Are Artificial Sweeteners Safe? How Do we Know?
You can find the trio of pastel packets in just about any eating establishment in the country. Artificial sweeteners are a $1.5-billion-a-year global industry, Kenneth Chang reports in The New York Times, and owing to America’s rising rates of obesity and diabetes the market isn’t likely to slow.
Each of the three main artificial sweeteners—saccharin (Sweet ‘N Low), aspartame (Equal) and sucralose (Splenda)—has its own following, and consumers’ choice is based on a number of considerations, safety being among them. Yet it’s hard to know what to make of the science on these artificial sweeteners, as Chang reports:
For any of the sweeteners, one can as easily find a study that offers reassuring analysis of safety as one that enumerates potential alarming effects. And it is possible that there could be long-term effects in humans that will become evident only after people have been consuming these sweeteners for decades.
What does “safe” mean, anyway?
As far as the Food and Drug Administration (FDA) is concerned, the three sweeteners may be considered “generally recognized as safe” (GRAS). “Safe” means that there is reasonable certainty in the minds of competent scientists that a substance is not harmful under intended conditions of use, according to the Code of Federal Regulations.
One type of GRAS status, known as “self-affirmed” or “self-determined,” allows manufacturers themselves to determine the safety of their products and essentially self-approve them for the market. Another type of GRAS status, as described in a document issued by the International Food Additives Council, allows manufacturers to “notify FDA of their GRAS determination and provide evidence supporting their decision. After evaluating the notification, FDA is to respond to the manufacturer, conveying the agency’s disposition within 90 days. A response that does not identify a problem is not equivalent to an affirmation of GRAS status.” Yet manufacturers are under no obligation to wait for affirmation by the FDA in order to continue using the substance in food. In fact they are under no obligation to notify the FDA of the existence of the substance at all.
To be clear, I wasn’t able to find information on the GRAS status of saccharin, aspartame and sucralose. It may be that they are self-determined as GRAS or that the FDA has reviewed the evidence and has not questioned their GRAS status or that the FDA has actually affirmed the manufacturers’ GRAS determination for them.
Too easy on the manufacturers?
Earlier this year, as reported by FoodNavigator-USA.com, the American Heart Association (AHA) filed a complaint with the FDA regarding the GRAS process. “The current process,” said AHA president Dr. Gordon F. Tomaselli, “relinquishes too much of the Agency’s authority to food manufacturers and does not do enough to ensure the safety of substances that are added to foods,” allowing “food manufacturers to make their own GRAS determinations.” There is also “no mechanism for systematically ensuring the independence and sufficiency” of the expert evaluations companies rely on for GRAS determinations.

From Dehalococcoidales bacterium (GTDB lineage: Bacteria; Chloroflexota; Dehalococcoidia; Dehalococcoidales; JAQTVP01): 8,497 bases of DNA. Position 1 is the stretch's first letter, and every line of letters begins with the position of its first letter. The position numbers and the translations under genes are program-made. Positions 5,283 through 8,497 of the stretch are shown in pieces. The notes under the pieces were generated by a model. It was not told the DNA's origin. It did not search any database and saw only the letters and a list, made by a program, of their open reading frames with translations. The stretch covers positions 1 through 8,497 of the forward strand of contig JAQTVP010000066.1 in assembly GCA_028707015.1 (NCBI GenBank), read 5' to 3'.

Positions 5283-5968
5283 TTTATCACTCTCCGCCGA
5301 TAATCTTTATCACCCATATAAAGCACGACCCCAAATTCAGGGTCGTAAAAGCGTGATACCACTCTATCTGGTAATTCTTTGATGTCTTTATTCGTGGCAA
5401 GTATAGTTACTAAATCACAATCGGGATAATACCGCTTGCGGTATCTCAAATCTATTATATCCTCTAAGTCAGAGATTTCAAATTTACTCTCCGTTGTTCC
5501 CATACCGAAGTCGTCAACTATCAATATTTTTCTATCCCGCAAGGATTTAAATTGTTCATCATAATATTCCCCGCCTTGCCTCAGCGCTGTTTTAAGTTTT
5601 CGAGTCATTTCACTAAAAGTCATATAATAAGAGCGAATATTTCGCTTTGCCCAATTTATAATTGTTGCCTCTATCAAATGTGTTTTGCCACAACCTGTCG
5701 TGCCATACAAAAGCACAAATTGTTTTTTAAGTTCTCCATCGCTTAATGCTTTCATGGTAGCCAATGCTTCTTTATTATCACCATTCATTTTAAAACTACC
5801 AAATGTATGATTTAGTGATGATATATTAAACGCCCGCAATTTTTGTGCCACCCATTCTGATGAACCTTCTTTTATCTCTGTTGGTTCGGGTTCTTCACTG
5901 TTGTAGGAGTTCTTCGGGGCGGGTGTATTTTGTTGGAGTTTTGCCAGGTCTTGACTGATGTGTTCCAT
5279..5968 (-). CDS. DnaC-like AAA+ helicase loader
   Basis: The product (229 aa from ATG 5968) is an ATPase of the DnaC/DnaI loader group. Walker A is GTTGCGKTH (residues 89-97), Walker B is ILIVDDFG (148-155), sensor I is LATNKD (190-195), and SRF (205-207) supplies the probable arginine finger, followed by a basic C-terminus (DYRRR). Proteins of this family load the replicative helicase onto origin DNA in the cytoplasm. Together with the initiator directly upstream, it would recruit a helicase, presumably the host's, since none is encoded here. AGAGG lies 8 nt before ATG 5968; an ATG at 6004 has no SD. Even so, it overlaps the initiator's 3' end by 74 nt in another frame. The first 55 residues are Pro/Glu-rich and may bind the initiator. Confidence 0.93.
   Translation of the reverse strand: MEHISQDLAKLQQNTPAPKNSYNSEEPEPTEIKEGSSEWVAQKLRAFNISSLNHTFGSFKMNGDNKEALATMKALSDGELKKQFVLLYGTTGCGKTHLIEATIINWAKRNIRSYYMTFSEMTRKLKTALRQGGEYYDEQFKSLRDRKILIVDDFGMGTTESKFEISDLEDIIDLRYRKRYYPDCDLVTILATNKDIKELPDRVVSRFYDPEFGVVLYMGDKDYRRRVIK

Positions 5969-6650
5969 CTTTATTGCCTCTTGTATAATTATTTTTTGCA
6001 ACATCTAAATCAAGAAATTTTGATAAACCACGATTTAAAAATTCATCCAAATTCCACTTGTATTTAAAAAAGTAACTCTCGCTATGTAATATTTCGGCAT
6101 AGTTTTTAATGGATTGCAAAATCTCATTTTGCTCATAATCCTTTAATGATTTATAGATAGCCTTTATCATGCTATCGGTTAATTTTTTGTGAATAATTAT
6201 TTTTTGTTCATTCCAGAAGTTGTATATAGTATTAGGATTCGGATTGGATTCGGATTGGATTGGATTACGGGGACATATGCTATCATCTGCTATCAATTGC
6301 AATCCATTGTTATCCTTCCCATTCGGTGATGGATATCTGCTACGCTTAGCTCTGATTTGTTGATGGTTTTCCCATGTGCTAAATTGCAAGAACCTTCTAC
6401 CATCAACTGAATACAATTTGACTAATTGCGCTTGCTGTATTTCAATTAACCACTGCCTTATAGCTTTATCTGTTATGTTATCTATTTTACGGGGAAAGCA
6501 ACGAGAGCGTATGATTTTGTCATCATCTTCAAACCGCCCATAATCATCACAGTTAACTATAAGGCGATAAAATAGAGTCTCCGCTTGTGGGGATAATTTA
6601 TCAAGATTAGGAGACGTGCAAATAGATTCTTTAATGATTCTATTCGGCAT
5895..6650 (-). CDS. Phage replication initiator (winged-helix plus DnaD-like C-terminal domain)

In a 2010 Government Accountability Office (GAO) report, “Food Safety: FDA Should Strengthen its Oversight of Food Ingredients Determined to be Generally Recognized as Safe,” the GAO concluded that the FDA is “not systematically ensuring the continued safety of current GRAS substances” and has “largely not responded to concerns about GRAS substances” raised by advocacy groups.
The GRAS designation isn’t exactly a guarantee of safety. “Generally recognized as safe” in some circumstances is no more reassuring than “consume at your own risk.” Yet Dr. Walter Willett, chairman of the nutrition department at the Harvard School of Public Health, says people have to take into account risks and uncertainty. “The world is almost never black and white, and we rarely operate with absolute certainty about anything,” he told the Times. On balance, though, artificial sweeteners “are much less bad” than sugar and sugar-sweetened beverages.
On the other hand, we don’t know the long-term safety of artificial sweeteners, and that’s something that shouldn’t be disregarded, either. “It’s interesting to keep in mind, if you smoke cigarettes, the lung cancer risk doesn’t go up for 30 years,” Dr. Willett said. “And that’s a really powerful carcinogen. A lot of things don’t show up for several decades.”
Absent of conclusive evidence, the Times’s Chang writes, “hearsay, mythology and whim guide the choices of many people” on which of the three artificial sweeteners to use. The consumer will have to make his or her own determination about how to recognize them as safe.
Photo Credit: Steve Snodgrass